Hand tied, mostly local, and beautifully wrapped for easy pick up, our Mother's Day bouquet features Waiahole beehive ginger, Hilo anthuriums, fresh eucalyptus, and local oncidium orchids, and select spring flowers from Half Moon Bay CA (vase not included/ king protea are unfortunatley no longer available). We always sell out of these beauties, so pre-ordering is highly recommended. 

    $ 90 ea // bouquets are approx 14 "day and come wrapped in Paiko butcher paper and ribbon




    From now until Mom's Day, the shop will be stocked with classic orchids, all grown locally, all in bloom, and all ready for Mom. Surprisingly easy to care for, our orchids are an easy way to make Mom smile.


    Photos and story by Kenna Reed

    In Bloom: Plumeria

    Summer is just around the corner and you know what that means? Plumeria. And lots of it. 



    Today, we took a drive around Kaimuki and captured a few of the different varieties of plumeria blooming in full force. So get your lei needles out, or just snap off a stem for your favorite small vase. That sweet intoxicating perfume is too amazing to leave outside.


    To view the largest collection of plumeria trees on the island visit Koko Crater Botanical Garden. For ideas on using plumeria in your home check out our book 'OHI: How to Gather and Arrange Hawaii's Flora.

    Photos and Story by Kenna Reed

    A Botanical Brunch with Flux

    Two weeks later, and we still can't wrap our heads around how magically Flux celebrated the release of their Plant Issue. The transcendental Botanical Brunch took place in a grove of palm trees located in the back of Palolo Valley, complete with fresh food by Chef James Aptakin, plant portraits, and of course, an 'Ohi inspired foraging and arranging session with Tamara and the Paiko ladies Courtney and Hadley. 

    Be sure to pick up a copy of Flux for more island grown, botanical inspiration and an article on our book 'OHI: How to Gather and Arrange Hawaii's Flora

    Photos and Video by Aria Studios
    Text by Kenna Reed

    In Bloom: Hibiscus

    Spring break for some of us means two things: The keikis are home and the hibiscus are blooming. Running out of things to do with the tiny humans in your life? Take a walk. Beauty is just a few steps away from the front door. 

    In Palolo, the hibiscus are going off. So when we stumbled upon a patch of white and orange double hibiscus, we couldn't resist bringing a few home and playing around. 

    Photos and Story by Kenna Reed

    Ohi' Workshop at Spalding House

    The holidays have passed and the time has come for you to do something for you. Fortunately, here in Hawai'i, flowers are year round and treating yourself is ALWAYS an option. On Saturday March 18, we are hosting an 'Ohi: How to Gather and Arrange Hawaii's Flora Workshop at the Honolulu Museum of Art's Spalding House. Join us as we walk the beautiful grounds of the Tantalus estate, learn about plants, and create beautiful arrangements from the nature around us.

    When: Sat 3/18 10a-1130a

    Where: Spalding House

    Cost: $35 for members and $40 for non members

    Info: Learn how to make beautiful arrangements using local greens and flowers with the authors of ‘Ohi, Tamara Rigney and Mariko Reed. Walk the Museum gardens to forage and learn about plants ideal for arranging, then create two hand tied arrangements using clippings from the garden and colorful flowers from local farms.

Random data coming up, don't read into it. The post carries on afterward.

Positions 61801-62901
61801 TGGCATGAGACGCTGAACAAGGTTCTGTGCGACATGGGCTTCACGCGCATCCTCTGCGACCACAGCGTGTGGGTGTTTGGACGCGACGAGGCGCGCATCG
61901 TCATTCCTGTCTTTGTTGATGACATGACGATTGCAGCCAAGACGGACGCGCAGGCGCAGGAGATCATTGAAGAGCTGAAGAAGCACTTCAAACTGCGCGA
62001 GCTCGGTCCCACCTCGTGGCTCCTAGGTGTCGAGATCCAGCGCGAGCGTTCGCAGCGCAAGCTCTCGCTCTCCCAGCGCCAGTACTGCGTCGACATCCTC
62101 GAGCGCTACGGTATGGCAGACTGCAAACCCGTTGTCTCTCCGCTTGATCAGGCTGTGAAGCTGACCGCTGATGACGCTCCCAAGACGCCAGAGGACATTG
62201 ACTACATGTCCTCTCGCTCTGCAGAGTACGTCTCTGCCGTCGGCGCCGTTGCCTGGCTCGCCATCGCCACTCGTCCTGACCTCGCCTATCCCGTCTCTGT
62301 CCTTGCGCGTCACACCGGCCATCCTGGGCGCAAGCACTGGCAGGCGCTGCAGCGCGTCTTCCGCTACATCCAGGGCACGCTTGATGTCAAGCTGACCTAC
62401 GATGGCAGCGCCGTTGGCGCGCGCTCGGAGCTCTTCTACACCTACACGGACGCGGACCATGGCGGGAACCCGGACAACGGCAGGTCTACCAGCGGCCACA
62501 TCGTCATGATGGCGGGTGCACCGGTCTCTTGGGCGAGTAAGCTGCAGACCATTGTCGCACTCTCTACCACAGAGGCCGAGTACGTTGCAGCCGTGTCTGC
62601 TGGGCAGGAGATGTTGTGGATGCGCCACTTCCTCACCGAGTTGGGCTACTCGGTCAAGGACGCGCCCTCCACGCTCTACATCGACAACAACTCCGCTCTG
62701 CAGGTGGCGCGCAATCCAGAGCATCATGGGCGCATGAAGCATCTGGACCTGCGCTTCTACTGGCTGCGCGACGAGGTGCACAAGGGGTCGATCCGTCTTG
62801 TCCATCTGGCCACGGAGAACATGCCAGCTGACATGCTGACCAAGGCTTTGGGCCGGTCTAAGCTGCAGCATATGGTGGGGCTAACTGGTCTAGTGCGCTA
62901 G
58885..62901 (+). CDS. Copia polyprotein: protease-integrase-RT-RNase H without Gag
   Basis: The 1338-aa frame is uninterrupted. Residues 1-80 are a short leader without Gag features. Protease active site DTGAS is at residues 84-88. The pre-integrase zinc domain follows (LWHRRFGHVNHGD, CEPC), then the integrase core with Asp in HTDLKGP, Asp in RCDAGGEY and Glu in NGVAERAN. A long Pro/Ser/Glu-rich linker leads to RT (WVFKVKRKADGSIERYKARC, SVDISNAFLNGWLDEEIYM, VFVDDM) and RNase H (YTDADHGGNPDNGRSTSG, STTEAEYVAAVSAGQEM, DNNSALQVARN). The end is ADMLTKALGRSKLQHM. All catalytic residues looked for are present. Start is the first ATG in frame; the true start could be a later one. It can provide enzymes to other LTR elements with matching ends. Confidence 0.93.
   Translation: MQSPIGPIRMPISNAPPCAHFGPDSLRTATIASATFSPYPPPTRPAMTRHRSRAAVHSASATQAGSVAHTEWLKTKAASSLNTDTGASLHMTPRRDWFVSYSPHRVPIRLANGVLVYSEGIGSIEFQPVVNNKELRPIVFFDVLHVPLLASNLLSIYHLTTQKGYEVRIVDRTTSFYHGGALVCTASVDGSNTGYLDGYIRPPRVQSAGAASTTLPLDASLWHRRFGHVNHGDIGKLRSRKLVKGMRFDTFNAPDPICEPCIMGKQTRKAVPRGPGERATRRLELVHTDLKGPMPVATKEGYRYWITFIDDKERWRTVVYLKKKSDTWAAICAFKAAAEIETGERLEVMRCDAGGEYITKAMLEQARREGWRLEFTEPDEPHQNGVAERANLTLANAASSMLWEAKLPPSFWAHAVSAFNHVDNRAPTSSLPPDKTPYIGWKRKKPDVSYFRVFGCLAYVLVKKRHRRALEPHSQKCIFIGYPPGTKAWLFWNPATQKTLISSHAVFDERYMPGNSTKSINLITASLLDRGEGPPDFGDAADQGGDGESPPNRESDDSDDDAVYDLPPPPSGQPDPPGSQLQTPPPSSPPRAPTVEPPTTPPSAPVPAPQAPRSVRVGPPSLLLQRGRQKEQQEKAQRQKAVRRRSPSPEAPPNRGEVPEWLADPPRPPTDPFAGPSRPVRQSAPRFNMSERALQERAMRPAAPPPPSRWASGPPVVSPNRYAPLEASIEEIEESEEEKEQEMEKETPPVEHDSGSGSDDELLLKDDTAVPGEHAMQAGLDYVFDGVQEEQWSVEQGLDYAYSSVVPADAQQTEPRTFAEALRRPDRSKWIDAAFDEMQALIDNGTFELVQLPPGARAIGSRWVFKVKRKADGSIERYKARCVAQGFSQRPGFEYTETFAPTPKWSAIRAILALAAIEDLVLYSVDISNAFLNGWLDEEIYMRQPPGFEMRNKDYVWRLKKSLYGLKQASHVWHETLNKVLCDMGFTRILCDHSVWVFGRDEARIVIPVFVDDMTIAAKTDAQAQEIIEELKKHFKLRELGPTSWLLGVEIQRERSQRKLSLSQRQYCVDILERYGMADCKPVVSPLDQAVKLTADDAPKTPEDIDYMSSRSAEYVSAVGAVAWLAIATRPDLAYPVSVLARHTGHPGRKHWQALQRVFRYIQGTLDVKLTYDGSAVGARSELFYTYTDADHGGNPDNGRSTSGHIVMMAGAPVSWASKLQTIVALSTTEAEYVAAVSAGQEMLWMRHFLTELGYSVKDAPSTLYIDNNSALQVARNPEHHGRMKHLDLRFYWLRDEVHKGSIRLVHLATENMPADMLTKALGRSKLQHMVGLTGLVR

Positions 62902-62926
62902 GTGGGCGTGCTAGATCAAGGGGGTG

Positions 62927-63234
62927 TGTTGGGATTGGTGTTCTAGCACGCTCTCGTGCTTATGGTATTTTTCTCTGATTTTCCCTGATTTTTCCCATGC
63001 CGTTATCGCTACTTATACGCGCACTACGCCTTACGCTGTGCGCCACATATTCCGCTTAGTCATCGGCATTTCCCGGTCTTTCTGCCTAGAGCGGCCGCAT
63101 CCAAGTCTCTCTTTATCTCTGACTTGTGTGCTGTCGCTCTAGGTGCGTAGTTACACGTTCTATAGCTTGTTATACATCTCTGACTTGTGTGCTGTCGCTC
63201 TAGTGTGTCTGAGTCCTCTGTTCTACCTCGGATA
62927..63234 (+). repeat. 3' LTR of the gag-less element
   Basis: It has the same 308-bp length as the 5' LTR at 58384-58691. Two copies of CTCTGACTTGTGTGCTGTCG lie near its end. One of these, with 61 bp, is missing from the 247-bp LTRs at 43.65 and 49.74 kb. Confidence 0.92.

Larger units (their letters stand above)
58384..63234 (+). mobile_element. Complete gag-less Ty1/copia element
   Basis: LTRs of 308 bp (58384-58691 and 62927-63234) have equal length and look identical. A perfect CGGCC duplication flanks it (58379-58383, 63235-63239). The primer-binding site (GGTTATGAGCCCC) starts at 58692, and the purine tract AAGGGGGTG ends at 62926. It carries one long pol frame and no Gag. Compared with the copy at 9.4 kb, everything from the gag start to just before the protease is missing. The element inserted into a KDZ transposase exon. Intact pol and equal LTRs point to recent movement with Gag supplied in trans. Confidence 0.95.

Sign up here.

    Written and Photographed by Kenna Reed

    In Bloom: Aloe Vera

    In Hawai'i, aloe plants are abundant in drier parts of the island. Sadly, other than the few times a year where we snap off a juicy leaf to soothe our sunburns, it's easy to ignore them. That is until our little prickly plants give us a beautiful surprise and they bloom. 

    Depending on which species of aloe you're dealing with, blooms happen sporadically throughout the year and can be yellow or a pinkish orange. Typically, you'll notice the flowers in summer, but if the conditions are just right, your plants will be sure to let you know how happy they are. 

    For an easy and beautiful aloe arrangement, trim off a few blooms and pair with bold leaves like spider lily.

    For more information on harvesting and arranging local flowers check out our book 'OHI!

    Story and photos by Kenna Reed

    Hadley Nunes' Valentine's Installation

    We really can't give our amazing Paiko team enough credit. By day, they may be helping you pot those succulents and bundle your bouquets, but after hours is when the true talent comes out. Meet Hadley Nunes, our Visual and Floral Coordinator and creator of the beautiful Valentine's installation suspended over our main table.

    Tell us a little about you and your background as an artist.

    I’m a visual artist with a background in dance and performance working at Lana Lane Studios. I spent my twenties in New York after I graduated from Smith College with a degree in studio art. During undergrad, I spent a year at the San Francisco Art Institute in the painting department.

    I’ve worked in many different mediums, regardless of method, spacial relationships and abstraction have always interested me most. For four years, I studied and completed my MFA at the New York Studio School for Drawing, Painting and Sculpture where there was an emphasis on working from life (drawing and painting the figure and still life).